Step Twelve – “Having had a spiritual awakening as the result of these steps, we tried to carry this message to alcoholics, and to practice these principles in all our affairs.”
Morning Prayer for today can be found here. Since tonight is the Eve of the Epiphany, today is the 12th day of Christmas.
Thank you for joining me in these reflections on praying the Daily Office and practicing recovery; I hope you have found them useful.
Having had an awakening
The waters closed in over me; the deep surrounded me; weeds were wrapped around my head at the roots of the mountains. I went down to the land whose bars closed upon me forever; yet you brought up my life from the Pit, O LORD my God. (Jonah 2:5-6)
Step Twelve begins with a recounting of the previous Steps and of our progress to date. It’s a little longer than the previous chapters in Twelve Steps and Twelve Traditions, but I invite you to take a few minutes to read it.
Among other things, you will find that “alcoholics” are mentioned no more than 20 times in 20 short pages. The Twelve Steps are basically human wisdom about living by spiritual principles, though for us the essential starting point was a crisis brought on by our drinking.
It mattered little whether we had sat on the shore of life drinking ourselves into forgetfulness or had plunged in recklessly and willfully beyond our depth and ability. The result was the same—all of us had nearly perished in a sea of alcohol. (123-24)
Today, “we begin to practice all Twelve Steps of the program in our daily lives so that we and those about us may find emotional sobriety” (106).
Carry the message
As shoes for your feet put on whatever will make you ready to proclaim the gospel of peace. (Eph. 6:15)
The A.A. meeting that I attend each week opens with the Serenity Prayer and a moment of silence.
The last reader finishes with a “Responsibility Declaration”:
I am responsible. When anyone, anywhere reaches out for help, I want the hand of A.A. always to be there. And for that, I am responsible.
The first part of “Twelve Step work” is to be willing to serve any alcoholic who still suffers. After all, we are people who are in recovery, and we have something that the alcoholic needs, so we must be ready to share that knowledge humbly at any time.
Many of the people I know “in the program” are truly generous with their time and talent in the service of others. My sponsor, for example, attends several meetings a week with the several people he sponsors at any given time. He also brings A.A. literature into the jail and prison system and arranges for newly-released prisoners to find a meeting close to home.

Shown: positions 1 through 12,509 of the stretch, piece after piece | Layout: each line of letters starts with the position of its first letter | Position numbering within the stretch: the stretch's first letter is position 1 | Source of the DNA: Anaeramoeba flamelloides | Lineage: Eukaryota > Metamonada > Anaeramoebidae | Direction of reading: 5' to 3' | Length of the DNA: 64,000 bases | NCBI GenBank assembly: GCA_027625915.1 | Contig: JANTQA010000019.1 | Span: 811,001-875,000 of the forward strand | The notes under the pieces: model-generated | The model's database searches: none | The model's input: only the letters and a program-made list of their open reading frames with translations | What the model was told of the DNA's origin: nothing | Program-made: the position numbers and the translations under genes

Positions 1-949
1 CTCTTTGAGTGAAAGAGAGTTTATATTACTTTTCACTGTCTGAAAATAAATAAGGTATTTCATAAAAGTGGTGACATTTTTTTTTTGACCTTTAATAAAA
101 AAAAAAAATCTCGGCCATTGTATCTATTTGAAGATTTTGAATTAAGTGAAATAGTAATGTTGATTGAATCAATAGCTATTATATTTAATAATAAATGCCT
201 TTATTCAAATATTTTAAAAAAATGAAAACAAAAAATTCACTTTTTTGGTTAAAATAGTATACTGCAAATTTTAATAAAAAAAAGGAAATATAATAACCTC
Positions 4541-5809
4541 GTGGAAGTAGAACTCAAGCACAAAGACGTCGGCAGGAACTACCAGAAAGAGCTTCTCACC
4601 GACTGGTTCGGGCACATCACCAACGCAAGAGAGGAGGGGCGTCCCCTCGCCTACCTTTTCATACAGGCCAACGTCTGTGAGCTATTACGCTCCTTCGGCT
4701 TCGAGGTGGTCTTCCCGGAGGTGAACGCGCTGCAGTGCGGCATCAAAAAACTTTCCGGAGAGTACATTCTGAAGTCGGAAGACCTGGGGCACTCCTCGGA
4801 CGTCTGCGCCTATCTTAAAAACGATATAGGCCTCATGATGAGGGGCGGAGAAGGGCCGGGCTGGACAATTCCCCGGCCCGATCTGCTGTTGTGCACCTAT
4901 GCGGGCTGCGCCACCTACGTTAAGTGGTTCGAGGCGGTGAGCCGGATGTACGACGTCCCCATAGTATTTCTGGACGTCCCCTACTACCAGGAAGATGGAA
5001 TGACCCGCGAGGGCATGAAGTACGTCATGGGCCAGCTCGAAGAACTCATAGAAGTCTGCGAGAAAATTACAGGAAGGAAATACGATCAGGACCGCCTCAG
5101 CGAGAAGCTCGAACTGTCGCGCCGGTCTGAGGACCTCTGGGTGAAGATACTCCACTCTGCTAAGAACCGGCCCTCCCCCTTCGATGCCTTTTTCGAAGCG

Just so in every church I have served, which is full of people willing and eager to go the extra mile in order to make visitors feel welcome, to reach out into the neighborhood with invitations, to feed the people who come several times a week for a meal, to teach classes, to visit the shut-ins.
The list of ways that we extend our hands to others is nearly endless.
Practice the principles
Now comes the biggest question yet. What about the practice of these principles in all our affairs? Can we love the whole pattern of living as eagerly as we do the small segment of it we discover when we try to help other alcoholics achieve sobriety? Can we bring the same spirit of love and tolerance into our sometimes deranged family lives that we bring to our A.A. group? Can we have the same kind of confidence and faith in these people who have been infected and sometimes crippled by our own illness that we have in our sponsors? Can we actually carry the A.A. spirit into our daily work? (111-12)
In an earlier post, I shared a couple of occasions when I realized that recovery practices — especially admitting fault promptly — were not just about alcoholism but about a new way of living.
Like other membership groups, A.A. and the church alike run the risk of turning inward.
If the church doesn’t connect Sunday with Monday, we go back into our daily lives and act no differently than those around us. If we attend lots of meetings but stay “in the rooms,” we may still be out of control in our daily lives.
Just like the song “They’ll know we are Christians by our love,” we might sing that “They’ll know we are recovering by our sobriety.”
Just as the point of the Daily Office is not to check another prayer task off the eternal to-do list, neither does attending meetings alone secure any benefit for us. Both of them are examples of the “maintenance of our spiritual condition” that keeps us on the path of sobriety in our daily lives.
We pray the Daily Office not only to be in relationship with God, but also to equip us to see God at work in the world around us and to see Jesus “hungry or thirsty or a stranger or naked or sick or in prison” (Matt. 25:31-46).
We attend meetings not only to share the company of those who understand our problems, but also to help us live lives that are “sober and upright” in order to draw into our fellowship those who are still suffering.
A Prayer for Mission
Lord Jesus Christ, you stretched out your arms of love on the hard wood of the cross that everyone might come within the reach of your saving embrace: So clothe us in your Spirit that we, reaching forth our hands in love, may bring those who do not know you to the knowledge and love of you; for the honor of your Name. Amen. (BCP 101)